By Dan Berman
A class-action lawsuit filed by MassMutual employees against the insurer claiming breach of fiduciary duty is the latest salvo against management of 401(k) plans
and might have broader consequences than previous litigation.
Besides claiming MassMutual,which is located in Springfield, Mass., charged excessive fees and engaged in self-dealing by limiting investment options almost exclusively to its own products, the suit alleges that the firm’s CEO, Roger Crandall, controls the group annuity contract that offers the Fixed Interest Account that invests in a general fund. That fund has $500 million invested in it.
There have been more than 30 lawsuits filed against 401(k) sponsors in the past few years. Many have been settled out of court, including one earlier this year against Cigna.
The $500 million held in the general fund struck one expert as unusual.
“It’s a relic to put $500 million in a general account,” said Thomas Clark, director of fiduciary oversight for Fiduciary Risk Assessment and FRA PlanTools based in Charlotte, N.C. “What’s interesting here is if the allegations are true that such a large plan is continuing to use a general account” for its fixed income fund.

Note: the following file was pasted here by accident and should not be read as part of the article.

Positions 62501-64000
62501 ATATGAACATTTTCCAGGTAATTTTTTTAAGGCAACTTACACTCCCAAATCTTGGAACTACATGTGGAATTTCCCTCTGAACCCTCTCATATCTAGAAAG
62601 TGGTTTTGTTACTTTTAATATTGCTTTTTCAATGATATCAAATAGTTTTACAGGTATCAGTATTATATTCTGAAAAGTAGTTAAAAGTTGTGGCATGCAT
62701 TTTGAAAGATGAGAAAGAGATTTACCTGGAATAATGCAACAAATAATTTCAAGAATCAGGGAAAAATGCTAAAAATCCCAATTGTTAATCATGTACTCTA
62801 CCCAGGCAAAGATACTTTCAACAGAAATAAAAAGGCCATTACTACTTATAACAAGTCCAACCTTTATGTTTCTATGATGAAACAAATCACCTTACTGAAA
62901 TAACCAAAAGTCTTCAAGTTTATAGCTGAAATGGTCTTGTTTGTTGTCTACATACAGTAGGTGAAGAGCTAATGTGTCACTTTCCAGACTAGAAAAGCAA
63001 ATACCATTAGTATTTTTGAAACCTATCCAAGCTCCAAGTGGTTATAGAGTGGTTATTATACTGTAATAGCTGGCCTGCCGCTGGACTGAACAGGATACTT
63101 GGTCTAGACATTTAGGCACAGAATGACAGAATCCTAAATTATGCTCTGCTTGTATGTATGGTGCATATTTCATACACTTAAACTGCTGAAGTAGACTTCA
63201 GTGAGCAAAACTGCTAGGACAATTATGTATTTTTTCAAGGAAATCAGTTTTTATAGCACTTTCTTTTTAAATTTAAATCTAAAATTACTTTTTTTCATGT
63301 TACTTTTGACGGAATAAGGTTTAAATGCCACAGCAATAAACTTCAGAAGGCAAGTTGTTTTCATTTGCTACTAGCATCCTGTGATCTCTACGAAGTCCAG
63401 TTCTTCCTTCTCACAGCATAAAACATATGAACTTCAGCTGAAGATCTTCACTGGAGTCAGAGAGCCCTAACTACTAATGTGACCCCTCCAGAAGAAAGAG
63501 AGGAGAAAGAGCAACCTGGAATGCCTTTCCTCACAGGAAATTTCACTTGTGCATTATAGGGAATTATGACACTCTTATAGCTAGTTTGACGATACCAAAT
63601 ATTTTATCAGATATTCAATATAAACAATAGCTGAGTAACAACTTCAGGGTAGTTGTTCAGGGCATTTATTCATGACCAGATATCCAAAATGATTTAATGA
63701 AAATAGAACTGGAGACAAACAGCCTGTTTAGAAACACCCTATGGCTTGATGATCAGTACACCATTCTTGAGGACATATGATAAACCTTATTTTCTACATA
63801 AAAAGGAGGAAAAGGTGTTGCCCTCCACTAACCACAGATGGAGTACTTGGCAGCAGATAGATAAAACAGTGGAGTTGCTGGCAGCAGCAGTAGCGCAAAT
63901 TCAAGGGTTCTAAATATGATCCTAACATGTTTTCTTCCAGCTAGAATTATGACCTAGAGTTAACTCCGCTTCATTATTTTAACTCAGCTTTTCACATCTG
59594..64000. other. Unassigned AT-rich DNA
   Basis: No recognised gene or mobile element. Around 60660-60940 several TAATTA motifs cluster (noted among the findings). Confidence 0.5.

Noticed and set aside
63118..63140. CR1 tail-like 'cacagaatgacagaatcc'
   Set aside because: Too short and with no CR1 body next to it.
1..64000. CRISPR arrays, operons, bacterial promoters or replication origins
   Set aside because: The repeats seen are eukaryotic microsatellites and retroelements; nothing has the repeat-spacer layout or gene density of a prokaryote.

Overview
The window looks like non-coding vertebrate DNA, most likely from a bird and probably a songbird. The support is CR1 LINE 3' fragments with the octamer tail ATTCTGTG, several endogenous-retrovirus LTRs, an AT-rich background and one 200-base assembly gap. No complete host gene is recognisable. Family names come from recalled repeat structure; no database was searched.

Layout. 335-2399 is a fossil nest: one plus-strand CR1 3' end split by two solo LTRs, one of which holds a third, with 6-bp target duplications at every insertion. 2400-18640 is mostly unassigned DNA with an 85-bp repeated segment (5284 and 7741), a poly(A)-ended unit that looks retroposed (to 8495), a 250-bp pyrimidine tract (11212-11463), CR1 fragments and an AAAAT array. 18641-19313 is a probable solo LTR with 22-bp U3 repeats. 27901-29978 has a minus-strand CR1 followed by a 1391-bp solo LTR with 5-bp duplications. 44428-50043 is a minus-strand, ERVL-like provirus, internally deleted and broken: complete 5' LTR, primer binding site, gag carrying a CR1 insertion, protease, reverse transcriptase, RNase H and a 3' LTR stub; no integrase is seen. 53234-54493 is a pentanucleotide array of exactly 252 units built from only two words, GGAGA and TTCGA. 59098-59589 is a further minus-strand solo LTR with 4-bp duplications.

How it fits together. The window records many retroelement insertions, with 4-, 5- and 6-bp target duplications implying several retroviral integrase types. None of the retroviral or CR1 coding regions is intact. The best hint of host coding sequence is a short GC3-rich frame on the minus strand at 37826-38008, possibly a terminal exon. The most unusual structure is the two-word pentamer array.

Most plans, he said, use synthetic products that spread the risk while guaranteeing a rate of return, adding that, as far he knew, only large insurance companies
offering 401(k)s to their own employees still used the investment product.
Still, he said, using a general account was not illegal per se and that the details of the case would determine if MassMutual was in the wrong.
The CEO, the court suit said, was among other company executives named as plan fiduciaries, a role in which they were bound to make decisions in the “best of interests of the plan, not themselves or MassMutual.” Instead, the suit claimed decisions were made in the best interests of the defendants.
The lawsuit alleged that excessive fees were “larded” in the plan. The plan, which has 14,000 participants and over $1 billion in assets, was charged $5 million in fees in 2010. The employees claim they were charged higher fees than those outside the company for similar services.
As evidence that the company was engaged in self dealing, the lawsuit quoted plan documents: “It will be a breach of this agreement for the plan sponsor to adopt any change or amendment that would have an adverse effect on MassMutual’s administrative procedures or the financial experience of MassMutual.”
MassMutual vowed to fight the lawsuit.
“We believe the comprehensive retirement benefits we offer our participants help them save toward a secure financial future, and we will defend vigorously against these baseless allegations,” the insurer said in a statement.
Originally published on BenefitsPro.com